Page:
5 tips for returning to work after maternity leave

5 tips for returning to work after maternity leave

Your maternity leave may be the longest length of time you take away from the office. But before you know it, you’ll be tucking away your yoga pants and reacquainting yourself with your work wardrobe. If you’re planning a pregnancy or starting the adoption process, it’s never too early to plan time away from work to be with your child.

Maternity leaves in the U.S. are some of the shortest in the world. In one survey, 23 percent of moms returned to work only two weeks after a baby was born. Ideally, your maternity leave will be much longer. But no matter how much time you have to bond with your newborn before returning to work after maternity leave, the transition back to the workplace can be challenging. That’s why it’s best to start planning long before your child arrives. Keep reading for tips to ease back to work after maternity leave. Here are a few tips to prepare for maternity leave and returning to work.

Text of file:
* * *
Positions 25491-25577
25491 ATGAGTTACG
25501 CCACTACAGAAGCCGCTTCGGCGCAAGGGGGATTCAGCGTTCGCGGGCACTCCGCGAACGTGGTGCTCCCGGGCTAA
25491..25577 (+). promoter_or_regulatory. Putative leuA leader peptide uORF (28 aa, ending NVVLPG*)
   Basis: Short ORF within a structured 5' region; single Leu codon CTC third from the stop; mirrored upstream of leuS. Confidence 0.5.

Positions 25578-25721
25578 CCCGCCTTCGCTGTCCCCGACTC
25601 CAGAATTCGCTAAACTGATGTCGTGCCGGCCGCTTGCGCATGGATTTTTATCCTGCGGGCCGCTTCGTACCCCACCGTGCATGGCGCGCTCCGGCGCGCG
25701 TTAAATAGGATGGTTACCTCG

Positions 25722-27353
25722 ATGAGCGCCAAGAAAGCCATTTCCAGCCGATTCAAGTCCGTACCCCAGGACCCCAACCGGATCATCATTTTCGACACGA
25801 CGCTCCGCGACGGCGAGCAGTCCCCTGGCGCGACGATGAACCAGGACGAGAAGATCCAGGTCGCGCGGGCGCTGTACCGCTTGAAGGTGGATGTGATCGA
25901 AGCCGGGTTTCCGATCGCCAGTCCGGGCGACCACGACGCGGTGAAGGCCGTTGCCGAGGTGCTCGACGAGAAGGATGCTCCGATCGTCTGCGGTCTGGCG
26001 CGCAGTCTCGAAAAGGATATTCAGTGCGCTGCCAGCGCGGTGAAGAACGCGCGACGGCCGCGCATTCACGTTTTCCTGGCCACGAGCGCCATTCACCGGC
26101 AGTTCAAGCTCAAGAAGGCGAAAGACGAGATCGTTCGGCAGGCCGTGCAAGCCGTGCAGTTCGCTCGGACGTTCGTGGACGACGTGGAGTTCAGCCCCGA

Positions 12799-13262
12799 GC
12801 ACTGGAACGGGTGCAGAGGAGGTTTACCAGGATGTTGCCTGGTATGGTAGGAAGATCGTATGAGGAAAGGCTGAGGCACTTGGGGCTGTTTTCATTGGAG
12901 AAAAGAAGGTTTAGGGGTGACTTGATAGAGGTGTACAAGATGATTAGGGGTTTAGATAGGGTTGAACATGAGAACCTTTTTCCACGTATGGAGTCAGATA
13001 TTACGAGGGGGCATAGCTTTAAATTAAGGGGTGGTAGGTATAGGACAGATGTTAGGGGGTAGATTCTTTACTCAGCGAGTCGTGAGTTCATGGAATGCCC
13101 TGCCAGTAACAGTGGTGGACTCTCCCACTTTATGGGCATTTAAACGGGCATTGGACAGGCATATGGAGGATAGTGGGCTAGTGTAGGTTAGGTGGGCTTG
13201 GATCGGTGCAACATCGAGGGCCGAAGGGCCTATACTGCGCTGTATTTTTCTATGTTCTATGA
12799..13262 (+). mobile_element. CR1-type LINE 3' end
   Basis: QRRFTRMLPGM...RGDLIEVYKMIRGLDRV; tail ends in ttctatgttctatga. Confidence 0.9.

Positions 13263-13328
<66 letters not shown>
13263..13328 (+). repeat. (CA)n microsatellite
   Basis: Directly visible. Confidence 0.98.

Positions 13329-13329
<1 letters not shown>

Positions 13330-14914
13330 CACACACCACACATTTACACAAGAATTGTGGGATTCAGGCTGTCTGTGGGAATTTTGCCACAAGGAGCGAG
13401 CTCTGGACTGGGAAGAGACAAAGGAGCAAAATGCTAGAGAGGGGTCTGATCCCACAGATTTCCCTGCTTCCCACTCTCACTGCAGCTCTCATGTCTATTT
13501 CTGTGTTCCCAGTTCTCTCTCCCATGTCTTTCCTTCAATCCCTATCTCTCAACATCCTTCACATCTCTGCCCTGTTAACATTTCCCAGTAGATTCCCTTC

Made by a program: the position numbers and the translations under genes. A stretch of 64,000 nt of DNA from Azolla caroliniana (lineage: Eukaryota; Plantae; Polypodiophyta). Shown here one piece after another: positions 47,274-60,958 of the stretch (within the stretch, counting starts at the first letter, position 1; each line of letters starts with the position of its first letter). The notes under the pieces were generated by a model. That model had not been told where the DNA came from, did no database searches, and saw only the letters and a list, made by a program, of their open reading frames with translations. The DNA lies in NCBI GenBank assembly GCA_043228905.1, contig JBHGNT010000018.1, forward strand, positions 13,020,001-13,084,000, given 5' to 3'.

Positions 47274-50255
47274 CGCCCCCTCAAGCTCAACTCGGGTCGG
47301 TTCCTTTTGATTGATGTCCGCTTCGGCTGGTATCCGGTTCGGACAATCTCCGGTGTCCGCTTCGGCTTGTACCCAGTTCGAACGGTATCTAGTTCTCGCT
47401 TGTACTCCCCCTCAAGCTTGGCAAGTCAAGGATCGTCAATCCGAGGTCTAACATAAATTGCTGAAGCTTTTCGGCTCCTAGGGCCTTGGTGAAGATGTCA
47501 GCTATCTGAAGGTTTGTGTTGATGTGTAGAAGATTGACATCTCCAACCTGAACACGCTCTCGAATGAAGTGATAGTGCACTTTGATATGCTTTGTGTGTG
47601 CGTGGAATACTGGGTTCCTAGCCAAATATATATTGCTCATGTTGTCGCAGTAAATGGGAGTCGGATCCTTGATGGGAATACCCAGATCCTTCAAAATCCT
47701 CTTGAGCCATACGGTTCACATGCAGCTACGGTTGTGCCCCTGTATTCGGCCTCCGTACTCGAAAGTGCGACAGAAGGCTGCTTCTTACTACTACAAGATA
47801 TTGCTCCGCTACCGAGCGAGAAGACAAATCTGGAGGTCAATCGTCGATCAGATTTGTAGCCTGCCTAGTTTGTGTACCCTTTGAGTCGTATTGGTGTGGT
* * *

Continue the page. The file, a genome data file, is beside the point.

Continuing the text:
Maternity and paternity leave in the U.S.
  1. Negotiate a transition plan

    The first year of parenting can be stressful. Many first timers describe new mothering as tiring and chaotic. Expect these challenges: sleep deprivation, an increase in household chores, changes to your social life, and at least a few infant illnesses. Add the stress of a demanding job, and many new mothers burn out. Forty-three percent of highly qualified women leave their jobs after a baby is born. Consider negotiating a period of flexible working hours or part-time work, if you can afford it or your workplace is amenable to the idea.